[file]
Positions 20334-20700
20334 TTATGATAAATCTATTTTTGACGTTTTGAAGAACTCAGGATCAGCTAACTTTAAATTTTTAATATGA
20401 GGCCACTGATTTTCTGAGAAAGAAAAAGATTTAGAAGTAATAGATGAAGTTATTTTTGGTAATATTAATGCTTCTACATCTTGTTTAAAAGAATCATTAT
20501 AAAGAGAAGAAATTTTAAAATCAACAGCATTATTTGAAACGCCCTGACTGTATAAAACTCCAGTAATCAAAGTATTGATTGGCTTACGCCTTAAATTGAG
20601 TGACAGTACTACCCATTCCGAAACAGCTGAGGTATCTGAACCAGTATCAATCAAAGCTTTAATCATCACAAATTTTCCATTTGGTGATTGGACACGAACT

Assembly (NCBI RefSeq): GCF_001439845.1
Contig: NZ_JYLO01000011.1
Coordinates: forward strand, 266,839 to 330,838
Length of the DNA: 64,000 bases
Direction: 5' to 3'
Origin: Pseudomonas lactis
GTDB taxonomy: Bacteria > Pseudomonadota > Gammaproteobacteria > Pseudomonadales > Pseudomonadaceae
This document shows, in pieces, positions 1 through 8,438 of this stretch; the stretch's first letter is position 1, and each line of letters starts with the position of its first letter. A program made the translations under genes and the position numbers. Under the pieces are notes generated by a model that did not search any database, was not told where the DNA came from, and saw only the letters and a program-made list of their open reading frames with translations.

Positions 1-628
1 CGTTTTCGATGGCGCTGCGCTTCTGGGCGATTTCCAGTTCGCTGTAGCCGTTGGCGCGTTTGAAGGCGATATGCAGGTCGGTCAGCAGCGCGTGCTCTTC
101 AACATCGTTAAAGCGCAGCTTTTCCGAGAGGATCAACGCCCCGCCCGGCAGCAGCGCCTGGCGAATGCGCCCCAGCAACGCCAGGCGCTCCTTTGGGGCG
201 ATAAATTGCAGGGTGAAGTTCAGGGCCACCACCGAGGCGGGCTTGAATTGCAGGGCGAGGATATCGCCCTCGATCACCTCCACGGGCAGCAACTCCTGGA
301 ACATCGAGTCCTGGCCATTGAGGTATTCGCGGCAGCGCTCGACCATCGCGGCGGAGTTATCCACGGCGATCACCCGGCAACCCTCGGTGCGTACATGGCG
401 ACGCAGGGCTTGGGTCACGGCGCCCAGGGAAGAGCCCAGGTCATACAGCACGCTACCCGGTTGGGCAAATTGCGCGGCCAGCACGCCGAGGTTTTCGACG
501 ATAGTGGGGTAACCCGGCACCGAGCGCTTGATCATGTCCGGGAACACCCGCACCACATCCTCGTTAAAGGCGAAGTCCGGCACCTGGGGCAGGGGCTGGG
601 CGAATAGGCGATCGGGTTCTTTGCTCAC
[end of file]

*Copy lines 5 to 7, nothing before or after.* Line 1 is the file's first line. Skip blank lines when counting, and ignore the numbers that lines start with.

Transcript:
20601 TGACAGTACTACCCATTCCGAAACAGCTGAGGTATCTGAACCAGTATCAATCAAAGCTTTAATCATCACAAATTTTCCATTTGGTGATTGGACACGAACT

Assembly (NCBI RefSeq): GCF_001439845.1
Contig: NZ_JYLO01000011.1